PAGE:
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Greater Good Magazine: Five Ways to Respond to People Who Don’t Want the COVID-19 Vaccine

By In the News

People are lining up to be vaccinated against COVID-19—and they’re looking forward to resuming a normal life. However, not everyone is on board with vaccination. It may help to provide information addressing someone’s concerns from an unbiased resource, such as the Centers for Disease Control or the World Health Organization. Though not everyone will be open to that, those who are may appreciate the straightforward information. Alternatively, if you feel your friend or family member trusts you to give them the straight story, you may want to summarize findings rather than provide detailed studies. However, overwhelming them with too much information could backfire. When presented…

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NPR: Children’s Risk Of Serious Illness From COVID-19 Is As Low As It Is For The Flu

By In the News

The Centers for Disease Control and Prevention made a strong statement about the effectiveness of vaccines when it decided that fully vaccinated people don’t need to wear masks in most circumstances. But it left some parents concerned about how the change might affect children too young to be vaccinated. For children in particular, the risk of serious consequences from COVID-19 is the same magnitude as the risk they face from the flu, she says. But many parents seem more worried about the new and less familiar disease. That anxiety is heightened by the new guidelines on mask-wearing. But experts urge parents to…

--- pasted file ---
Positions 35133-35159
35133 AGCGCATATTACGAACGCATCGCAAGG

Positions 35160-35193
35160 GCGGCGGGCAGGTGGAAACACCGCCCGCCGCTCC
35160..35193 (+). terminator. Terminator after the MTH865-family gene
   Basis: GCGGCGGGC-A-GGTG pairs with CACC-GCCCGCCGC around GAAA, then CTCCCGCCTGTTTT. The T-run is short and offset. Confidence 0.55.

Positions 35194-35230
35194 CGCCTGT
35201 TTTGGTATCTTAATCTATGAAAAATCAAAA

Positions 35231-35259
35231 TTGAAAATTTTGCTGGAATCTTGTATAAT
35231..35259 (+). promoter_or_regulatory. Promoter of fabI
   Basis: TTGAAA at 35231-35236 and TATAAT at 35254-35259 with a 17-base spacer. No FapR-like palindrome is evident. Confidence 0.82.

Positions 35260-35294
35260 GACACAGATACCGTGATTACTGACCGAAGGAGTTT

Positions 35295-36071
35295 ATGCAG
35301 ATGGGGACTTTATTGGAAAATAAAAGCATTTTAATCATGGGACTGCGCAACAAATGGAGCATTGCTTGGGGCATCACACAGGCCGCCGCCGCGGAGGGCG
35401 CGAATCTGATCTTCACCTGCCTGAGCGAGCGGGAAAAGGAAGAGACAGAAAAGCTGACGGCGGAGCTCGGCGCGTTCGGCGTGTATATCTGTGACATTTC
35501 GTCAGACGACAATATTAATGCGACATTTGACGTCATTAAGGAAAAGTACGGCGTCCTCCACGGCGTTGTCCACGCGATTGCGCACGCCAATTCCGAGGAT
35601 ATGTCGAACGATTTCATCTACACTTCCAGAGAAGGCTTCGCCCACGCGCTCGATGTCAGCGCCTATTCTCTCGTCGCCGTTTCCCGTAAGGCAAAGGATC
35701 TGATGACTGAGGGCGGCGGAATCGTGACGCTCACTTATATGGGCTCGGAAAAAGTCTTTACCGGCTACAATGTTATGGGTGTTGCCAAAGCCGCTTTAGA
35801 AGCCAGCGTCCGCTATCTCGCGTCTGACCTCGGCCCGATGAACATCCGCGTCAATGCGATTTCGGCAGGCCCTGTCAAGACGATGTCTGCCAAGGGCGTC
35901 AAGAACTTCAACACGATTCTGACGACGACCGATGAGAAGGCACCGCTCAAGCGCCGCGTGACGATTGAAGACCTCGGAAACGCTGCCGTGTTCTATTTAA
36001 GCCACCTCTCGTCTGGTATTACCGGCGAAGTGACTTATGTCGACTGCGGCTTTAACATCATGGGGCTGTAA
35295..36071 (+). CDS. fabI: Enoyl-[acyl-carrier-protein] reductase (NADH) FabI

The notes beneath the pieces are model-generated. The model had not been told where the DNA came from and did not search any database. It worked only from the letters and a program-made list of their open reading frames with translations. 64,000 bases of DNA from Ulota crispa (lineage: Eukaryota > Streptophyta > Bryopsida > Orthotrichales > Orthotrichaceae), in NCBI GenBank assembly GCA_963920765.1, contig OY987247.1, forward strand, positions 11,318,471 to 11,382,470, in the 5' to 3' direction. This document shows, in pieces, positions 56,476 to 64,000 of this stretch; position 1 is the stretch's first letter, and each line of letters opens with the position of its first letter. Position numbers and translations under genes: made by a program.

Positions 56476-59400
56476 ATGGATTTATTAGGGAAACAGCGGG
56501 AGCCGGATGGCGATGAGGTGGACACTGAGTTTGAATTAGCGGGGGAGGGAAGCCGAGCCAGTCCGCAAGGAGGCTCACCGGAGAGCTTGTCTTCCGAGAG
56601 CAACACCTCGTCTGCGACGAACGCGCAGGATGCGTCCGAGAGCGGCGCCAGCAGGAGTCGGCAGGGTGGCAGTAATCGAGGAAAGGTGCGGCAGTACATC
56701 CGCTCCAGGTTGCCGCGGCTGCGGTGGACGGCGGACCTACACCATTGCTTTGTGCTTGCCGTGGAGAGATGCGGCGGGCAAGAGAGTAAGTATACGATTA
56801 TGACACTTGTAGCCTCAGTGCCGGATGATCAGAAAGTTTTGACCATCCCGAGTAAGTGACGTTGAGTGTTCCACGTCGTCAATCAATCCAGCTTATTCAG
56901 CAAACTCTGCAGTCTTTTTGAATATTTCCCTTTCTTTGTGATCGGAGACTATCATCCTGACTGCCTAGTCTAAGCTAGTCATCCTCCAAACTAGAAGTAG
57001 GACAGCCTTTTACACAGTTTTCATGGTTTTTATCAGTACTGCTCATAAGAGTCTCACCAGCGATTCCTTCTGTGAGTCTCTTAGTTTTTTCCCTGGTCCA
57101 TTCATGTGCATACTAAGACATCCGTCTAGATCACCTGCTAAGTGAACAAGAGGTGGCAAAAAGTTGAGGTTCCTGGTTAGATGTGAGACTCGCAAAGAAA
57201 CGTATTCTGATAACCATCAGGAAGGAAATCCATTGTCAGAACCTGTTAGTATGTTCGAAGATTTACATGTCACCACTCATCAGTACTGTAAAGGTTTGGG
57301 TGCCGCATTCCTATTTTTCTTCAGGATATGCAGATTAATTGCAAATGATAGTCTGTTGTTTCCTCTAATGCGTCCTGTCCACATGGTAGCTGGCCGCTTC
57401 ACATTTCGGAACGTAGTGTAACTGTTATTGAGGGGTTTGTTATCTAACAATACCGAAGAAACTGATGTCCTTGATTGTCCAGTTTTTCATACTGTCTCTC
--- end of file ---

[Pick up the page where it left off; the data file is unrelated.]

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Knowledge@Wharton: Will COVID-19 Vaccination Incentives Work

By In the News

Iwan Barankay, Wharton management professor of business economics and public policy, has spent years studying what works to encourage patients to take their medications. His latest paper on statin adherence was published earlier this month. Like many previous studies, this one also finds that financial incentives aren’t persuasive for patients who have complicated lives. Low income, inadequate housing, lack of transportation, caregiving to others in the household, and the sheer burden of chronic illness are all factors that can contribute to laxity. Incentives work best when they are designed to help people overcome behavioral problems of inattention or inconsistency — a bribe…